Town and Country: What's Happening With Creative Placemaking?
ArtPlace America defines creative placemaking as an approach that uses the arts to "shape the social, physical, and economic futures of communities."
That sounds simple enough, but as ArtPlace will admit, there are striking differences between rural and urban communities that invariably influence one's approach. Recent news from ArtPlace and an equally influential creative placemaking player, the Kresge Foundation, underscore distinct challenges in each area.
ArtPlace, which announced the 70 projects in June that it will consider for its 2017 National Creative Placemaking Fund, continues to give more attention to rural areas. As we've often reported, rural communities tend to get short shrift in a creative placemaking movement that's mainly focused on cities. ArtPlace has made a point of remedying that imbalance, looking for new ways the arts can revitalize places that face deep economic challenges, and more recently, a growing opioid epidemic.
Meanwhile, the Kresge Foundation published two illuminating case studies on successful creative placemaking efforts in Cleveland and Washington, D.C. Longtime urban residents remain fearful of growing gentrification, and a close read of the case studies reveals planners' collaborative efforts to allay these concerns.
Given each funder's large footprint in the creative placemaking space, all this is worth a closer look.
ArtPlace America: A Growing Focus on Rural Communities
When ArtPlace announced the winners of its 2016 National Creative Placemaking Fund, it made clear its growing concern with rural America:
ArtPlace’s cumulative portfolio percentage investment in rural communities is 21 percent—aligned with the geographic spread of the country's population. Almost 30 percent of our 2016 investments are in rural communities, reflecting a concerted and sustained effort to support this population.
This was a prescient move, given all the attention to the deep problems in rural America in the wake of the 216 election. What's more, if proposed cuts to public funding for the arts happen, rural communities are expected to be among the biggest losers, since the NEA is a critical funder of local music and art exhibitions in parts of the country that are off the beaten philanthropy path.
As for this year's finalists for ArtPlace grants, 34 percent hailed from rural areas. ArtPlace says it's noticed an "increase in regional projects; many working collaboratively across adjacent rural communities." It also said that proposed projects reflected a "sustained interest in water projects that, this year, focused on its use and preservation," and requests for improving or introducing broadband access to rural communities to "increase economic opportunity."
Only 55 percent of people living in rural areas have access to internet speeds that qualify as broadband, compared to 94 percent of the urban population. ArtPlace understands that rural communities can't lure millennials back home, build sustainable arts ecosystems, or attract high-tech employers with Stone Age internet speeds. Don't be surprised if ArtPlace's 2017's investments in rural communities exceeds 2016's figure of 30 percent.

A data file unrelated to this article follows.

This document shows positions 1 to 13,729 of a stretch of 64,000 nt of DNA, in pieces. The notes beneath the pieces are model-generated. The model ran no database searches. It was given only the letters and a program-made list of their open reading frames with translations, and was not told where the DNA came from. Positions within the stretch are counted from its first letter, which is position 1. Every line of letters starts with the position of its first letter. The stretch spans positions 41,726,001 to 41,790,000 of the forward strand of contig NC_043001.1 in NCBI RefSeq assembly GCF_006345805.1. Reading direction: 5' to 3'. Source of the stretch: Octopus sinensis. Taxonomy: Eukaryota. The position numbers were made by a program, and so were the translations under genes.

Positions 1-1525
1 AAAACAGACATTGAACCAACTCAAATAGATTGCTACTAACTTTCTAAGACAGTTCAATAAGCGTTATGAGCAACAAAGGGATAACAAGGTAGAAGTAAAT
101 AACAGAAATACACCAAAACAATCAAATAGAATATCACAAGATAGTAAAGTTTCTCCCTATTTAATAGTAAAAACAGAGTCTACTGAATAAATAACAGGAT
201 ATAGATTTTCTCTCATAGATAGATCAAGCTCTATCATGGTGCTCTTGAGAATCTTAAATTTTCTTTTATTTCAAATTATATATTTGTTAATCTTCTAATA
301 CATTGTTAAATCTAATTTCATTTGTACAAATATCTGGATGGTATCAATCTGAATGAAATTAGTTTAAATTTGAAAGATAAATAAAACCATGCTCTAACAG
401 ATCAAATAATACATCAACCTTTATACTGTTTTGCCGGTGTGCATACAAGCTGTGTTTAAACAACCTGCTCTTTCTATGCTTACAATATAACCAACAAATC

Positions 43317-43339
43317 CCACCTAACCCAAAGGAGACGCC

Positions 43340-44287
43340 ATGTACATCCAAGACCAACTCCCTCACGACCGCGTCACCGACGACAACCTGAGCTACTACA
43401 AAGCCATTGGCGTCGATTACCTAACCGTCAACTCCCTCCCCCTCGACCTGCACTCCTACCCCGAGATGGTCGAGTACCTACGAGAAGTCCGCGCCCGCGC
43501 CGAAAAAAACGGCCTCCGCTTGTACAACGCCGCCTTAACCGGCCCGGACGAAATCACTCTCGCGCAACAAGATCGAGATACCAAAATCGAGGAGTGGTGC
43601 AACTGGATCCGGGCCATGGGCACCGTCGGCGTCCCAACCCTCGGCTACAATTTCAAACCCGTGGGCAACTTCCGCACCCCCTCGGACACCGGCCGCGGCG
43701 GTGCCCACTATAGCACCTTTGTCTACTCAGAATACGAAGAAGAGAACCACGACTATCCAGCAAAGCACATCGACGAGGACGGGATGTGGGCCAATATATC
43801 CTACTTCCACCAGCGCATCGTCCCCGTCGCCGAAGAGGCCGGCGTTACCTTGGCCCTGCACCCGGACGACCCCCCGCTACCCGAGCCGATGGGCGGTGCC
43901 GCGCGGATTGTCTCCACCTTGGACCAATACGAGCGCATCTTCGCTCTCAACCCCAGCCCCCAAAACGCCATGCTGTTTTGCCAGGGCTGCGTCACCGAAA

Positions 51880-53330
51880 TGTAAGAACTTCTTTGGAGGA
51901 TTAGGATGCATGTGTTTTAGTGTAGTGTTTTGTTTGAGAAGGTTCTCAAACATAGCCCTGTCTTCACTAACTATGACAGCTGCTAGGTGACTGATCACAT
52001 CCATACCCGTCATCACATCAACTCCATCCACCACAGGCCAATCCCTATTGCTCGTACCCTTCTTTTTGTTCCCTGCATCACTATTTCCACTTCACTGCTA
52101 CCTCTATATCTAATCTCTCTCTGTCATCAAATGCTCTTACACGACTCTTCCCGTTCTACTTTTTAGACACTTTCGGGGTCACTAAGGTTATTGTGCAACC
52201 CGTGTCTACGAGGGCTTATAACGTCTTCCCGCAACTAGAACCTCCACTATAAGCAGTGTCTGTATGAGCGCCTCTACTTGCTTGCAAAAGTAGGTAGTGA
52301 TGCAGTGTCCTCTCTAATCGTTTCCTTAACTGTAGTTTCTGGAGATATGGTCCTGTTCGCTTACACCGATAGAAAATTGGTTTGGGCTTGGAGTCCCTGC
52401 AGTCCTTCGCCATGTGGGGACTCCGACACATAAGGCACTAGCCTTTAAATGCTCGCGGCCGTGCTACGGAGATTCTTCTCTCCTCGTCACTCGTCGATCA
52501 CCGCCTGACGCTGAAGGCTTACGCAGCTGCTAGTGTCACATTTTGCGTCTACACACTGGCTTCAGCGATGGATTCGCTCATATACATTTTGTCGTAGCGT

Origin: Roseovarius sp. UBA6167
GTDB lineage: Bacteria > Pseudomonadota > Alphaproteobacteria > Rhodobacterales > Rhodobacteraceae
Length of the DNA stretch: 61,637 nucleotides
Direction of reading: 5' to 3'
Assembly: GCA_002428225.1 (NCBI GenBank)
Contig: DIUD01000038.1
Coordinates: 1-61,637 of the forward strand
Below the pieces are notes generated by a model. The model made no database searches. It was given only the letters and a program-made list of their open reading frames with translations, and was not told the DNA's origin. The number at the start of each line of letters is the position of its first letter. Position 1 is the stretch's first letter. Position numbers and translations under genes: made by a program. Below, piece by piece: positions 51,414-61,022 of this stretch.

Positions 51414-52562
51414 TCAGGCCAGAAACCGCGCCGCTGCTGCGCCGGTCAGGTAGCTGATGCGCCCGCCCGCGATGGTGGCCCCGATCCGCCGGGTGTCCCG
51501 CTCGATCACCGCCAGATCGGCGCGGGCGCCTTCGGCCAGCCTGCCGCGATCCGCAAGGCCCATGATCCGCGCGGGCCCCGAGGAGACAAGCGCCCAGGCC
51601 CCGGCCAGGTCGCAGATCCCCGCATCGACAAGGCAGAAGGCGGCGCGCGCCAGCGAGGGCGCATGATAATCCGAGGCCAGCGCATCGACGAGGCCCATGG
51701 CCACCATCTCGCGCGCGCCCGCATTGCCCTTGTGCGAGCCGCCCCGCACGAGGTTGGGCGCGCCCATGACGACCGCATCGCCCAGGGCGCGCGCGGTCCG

Kresge: Building Inclusivity in Urban Areas
Meanwhile, in urban areas, creative placemakers wrestle with very different challenges. Let's turn to two case studies courtesy of the Kresge Foundation, published in tandem with Point Forward.
In Cleveland, a community development corporation worked with a local arts intermediary to reverse a population decline in the city's North Collinwood neighborhood and rebuild a central commercial corridor. The approach included financing mechanisms to help artists buy homes and supplementing “informational meeting” formats with arts-based activities for families.
In D.C.'s Brookland-Edgewood neighborhood, a network of partners—including a government agency (D.C.'s Office of Planning), a developer, local residents, and Dance Place—created a dialogue around development, including hosting an “art exhibition-style” presentation of the developer’s plans.
Residents' fears of disruptive gentrification are very real and artists can be seen as part of the problem. Things have reached a new level of intensity as rents rise and local pushback grows along with it. Look no further than Los Angeles, where PSSST, an arts nonprofit in Boyle Heights, closed its doors after relentless harassment from anti-gentrification activists. The group stated at the same time: "The ongoing controversy surrounding art and gentrification in Boyle Heights caused PSSST to become so contested that we are unable to ethically and financially proceed with our mission." This may be a harbinger of things to come.
Griff Coleman, a principal at Point Forward, is aware of what amounts to a highly delicate PR challenge, noting, "neighborhoods thrive when developers work with local needs, customs and histories, instead of squeezing them out as has happened in many other places across the country.”
It's a concept I explored when looking at creative placemaking best practices courtesy of Knight Cities Challenge winner Darien Carr, who said:
It’s essential to acknowledge the heritage unique to any location and to work in partnership with the community. Placemakers can work with residents to ensure that culture, the medium that grounds communities in their identity, transforms the way they interact with their neighborhoods
Coleman and Carr ultimately point to one component of creative placemaking that transcends location. ArtPlace may be giving more attention to rural areas and Kresge may be increasingly cognizant of building community inclusion in cities, but all successful creative placemaking efforts, to quote Kresge's Regina R. Smith, should reflect "the authentic characters and histories" of neighborhoods and communities.